13 Aug I’m living with a century of wisdom” – the initiative pairing international students with senior housemates
Chelsea Yu, 31, is an international student, studying Masters of Social Work at Monash University. She was accepted to become a ‘Homesharer’, to live with an elderly homeowner and provide companionship and non-medical care. She has lived with Diana Kahn, 95, for three months.
“I grew up in a rural area in southeast China, where most of my family members still live. Before I was born, my father went to Hong Kong so that he could earn a living for his family of five children. Later, my mother went as well and my grandparents looked after us.
I came to Australia last year. In Hong Kong, I had worked with an international charity organization. It was a wonderful job but, at the same time, very stressful. I decided to travel and my brother asked me to come to Australia. I had a working holiday visa but finding a job in Australia was more difficult than I could have imagined. So I traveled across Australia mostly by volunteering in yoga ashrams and Tibetan Buddhist temples.
We are from totally different cultures, different backgrounds, different traditions, different religions and she is fabulous.
I wanted to study something that will help people. Monash University gave me an offer [a Masters of Social Work] and a little bit of a scholarship. I discovered how difficult it is to find a place to live. I was searching flatmates.com and saw the Homeshare program. I was very curious. As it’s a government-funded program, I felt it was trustworthy, not a scam. I applied online and, after just a few hours I received a call.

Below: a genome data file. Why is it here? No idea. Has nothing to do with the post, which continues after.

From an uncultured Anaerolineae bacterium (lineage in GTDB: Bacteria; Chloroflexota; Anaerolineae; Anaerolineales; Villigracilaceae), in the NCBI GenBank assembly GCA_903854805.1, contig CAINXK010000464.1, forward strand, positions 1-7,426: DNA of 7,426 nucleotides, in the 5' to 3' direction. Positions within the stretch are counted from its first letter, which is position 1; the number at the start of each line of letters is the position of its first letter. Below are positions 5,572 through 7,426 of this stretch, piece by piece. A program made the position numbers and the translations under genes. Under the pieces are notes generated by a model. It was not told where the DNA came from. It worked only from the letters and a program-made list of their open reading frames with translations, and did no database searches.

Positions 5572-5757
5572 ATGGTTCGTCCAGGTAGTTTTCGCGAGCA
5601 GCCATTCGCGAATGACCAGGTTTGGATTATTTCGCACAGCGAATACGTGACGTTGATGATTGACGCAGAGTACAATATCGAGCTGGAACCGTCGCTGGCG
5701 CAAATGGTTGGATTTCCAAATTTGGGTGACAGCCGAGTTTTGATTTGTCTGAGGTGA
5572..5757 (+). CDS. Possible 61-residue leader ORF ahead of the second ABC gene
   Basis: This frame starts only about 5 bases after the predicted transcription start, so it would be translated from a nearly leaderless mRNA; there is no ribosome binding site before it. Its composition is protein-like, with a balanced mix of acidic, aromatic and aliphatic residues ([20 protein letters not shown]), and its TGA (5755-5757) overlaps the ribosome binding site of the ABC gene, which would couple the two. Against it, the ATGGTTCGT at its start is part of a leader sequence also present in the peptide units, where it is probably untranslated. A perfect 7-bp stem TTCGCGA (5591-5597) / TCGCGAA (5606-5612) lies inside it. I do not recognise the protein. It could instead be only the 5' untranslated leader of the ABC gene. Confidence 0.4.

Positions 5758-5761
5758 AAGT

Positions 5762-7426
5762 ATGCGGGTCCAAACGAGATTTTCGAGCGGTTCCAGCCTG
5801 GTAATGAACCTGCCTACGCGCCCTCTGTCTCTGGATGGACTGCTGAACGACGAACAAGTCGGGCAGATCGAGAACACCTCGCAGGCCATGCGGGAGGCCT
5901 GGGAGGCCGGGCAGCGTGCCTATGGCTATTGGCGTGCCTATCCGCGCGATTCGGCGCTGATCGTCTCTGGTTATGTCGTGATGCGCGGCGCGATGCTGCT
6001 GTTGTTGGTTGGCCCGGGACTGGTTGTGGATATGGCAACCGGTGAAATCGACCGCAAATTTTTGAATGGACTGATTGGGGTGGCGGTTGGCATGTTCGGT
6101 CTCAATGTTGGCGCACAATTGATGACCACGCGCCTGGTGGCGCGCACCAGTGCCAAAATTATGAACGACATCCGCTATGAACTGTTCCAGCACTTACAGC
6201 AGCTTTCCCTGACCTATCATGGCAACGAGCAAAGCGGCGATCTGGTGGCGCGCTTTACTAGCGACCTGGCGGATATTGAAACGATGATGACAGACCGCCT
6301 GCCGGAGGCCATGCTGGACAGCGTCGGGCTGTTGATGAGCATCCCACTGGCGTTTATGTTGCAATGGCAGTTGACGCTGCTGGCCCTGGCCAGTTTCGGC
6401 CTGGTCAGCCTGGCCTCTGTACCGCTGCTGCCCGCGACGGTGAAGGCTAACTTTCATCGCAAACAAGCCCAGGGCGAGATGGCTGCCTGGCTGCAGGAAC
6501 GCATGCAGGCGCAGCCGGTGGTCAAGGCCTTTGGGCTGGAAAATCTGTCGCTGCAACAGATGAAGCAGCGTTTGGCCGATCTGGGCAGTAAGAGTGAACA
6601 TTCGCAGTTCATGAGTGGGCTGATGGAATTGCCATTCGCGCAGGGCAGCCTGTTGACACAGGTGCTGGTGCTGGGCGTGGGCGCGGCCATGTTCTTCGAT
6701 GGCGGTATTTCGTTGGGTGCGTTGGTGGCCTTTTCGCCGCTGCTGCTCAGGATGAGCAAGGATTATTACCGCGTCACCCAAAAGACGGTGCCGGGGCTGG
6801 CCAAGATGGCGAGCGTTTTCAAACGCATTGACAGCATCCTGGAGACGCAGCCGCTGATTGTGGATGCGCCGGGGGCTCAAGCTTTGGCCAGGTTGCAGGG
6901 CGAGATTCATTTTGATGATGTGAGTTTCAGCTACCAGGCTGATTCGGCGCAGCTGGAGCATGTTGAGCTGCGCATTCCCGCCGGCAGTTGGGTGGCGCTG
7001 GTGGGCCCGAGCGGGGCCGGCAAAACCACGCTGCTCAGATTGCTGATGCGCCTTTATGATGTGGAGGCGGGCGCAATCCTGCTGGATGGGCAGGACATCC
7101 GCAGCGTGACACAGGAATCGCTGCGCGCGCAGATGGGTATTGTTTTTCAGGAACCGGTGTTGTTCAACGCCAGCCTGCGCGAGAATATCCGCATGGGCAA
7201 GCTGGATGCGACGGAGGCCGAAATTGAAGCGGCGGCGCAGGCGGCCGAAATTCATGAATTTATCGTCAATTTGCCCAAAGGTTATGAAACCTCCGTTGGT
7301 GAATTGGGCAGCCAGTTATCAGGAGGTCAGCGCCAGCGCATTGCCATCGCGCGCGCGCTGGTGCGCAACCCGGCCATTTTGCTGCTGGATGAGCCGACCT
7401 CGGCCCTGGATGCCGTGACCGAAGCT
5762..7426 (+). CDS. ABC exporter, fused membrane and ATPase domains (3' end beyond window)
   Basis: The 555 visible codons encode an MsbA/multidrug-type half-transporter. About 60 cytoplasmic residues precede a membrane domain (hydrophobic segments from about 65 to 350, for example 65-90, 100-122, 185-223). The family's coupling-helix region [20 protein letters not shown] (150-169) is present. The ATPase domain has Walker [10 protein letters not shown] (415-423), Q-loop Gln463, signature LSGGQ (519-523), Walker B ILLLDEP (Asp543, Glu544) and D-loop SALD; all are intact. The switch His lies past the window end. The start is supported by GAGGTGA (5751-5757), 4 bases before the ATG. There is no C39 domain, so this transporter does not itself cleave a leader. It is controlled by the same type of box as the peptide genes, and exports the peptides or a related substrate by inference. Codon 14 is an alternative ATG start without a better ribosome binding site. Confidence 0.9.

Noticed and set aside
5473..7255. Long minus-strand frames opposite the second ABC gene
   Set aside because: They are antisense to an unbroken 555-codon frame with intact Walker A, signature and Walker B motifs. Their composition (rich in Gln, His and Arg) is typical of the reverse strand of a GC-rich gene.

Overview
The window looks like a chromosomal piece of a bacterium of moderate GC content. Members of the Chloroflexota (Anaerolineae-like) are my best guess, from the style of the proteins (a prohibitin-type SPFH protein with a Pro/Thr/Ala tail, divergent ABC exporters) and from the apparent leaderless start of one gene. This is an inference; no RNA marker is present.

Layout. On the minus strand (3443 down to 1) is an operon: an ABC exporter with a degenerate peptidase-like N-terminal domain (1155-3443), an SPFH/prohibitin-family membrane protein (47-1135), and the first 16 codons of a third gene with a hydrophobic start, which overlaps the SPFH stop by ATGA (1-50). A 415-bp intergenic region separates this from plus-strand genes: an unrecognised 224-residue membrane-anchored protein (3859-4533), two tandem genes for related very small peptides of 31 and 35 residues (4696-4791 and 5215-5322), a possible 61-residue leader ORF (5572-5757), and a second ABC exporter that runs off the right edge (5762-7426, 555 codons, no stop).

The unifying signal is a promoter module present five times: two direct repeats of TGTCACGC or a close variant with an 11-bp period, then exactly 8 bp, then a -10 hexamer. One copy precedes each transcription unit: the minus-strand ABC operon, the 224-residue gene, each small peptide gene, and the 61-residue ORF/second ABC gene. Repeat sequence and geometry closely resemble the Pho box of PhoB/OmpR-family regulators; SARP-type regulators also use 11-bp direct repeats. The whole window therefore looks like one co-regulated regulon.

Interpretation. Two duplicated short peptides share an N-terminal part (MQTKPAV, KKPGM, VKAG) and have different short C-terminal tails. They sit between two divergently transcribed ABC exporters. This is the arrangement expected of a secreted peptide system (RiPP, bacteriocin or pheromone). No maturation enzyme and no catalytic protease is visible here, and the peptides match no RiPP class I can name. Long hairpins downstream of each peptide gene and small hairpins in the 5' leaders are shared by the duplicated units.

At first, they asked if I would like to live with an old lady from China, but I really wanted to learn another culture. So they matched me up with Diana. We are from totally different cultures, different backgrounds, different traditions, different religions and she is fabulous.I thought getting old was quite miserable but, after living with Diana, I think getting old can be fun. There is so much that she can teach me. Just two days ago, we were watching a movie and I learned a bit more about Jewish culture. We watch the news together and she is teaching me about world politics. I didn’t learn much about world history, so by talking to her I understand more about the Second World War.
I thought getting old was quite miserable but, after living with Diana, I think getting old can be fun. Diana is living a very active life, she goes swimming every second day and it was inspiring to join her at a class on current affairs. Before I lived with Diana, I lived in shared house with two other students. Most of the time, they would just go back into their room so, even though I was living with someone, I felt kind of lonely. Living with Diana, we spend one or two hours every day talking. Sometimes when I have trouble with my assignments, I talk to Diana and she uses common sense to answer a lot of my questions. I have made a traditional Hong Kong family dish where we steam a mixture of minced pork and dates. Diana told me that the Polish have a similar dish.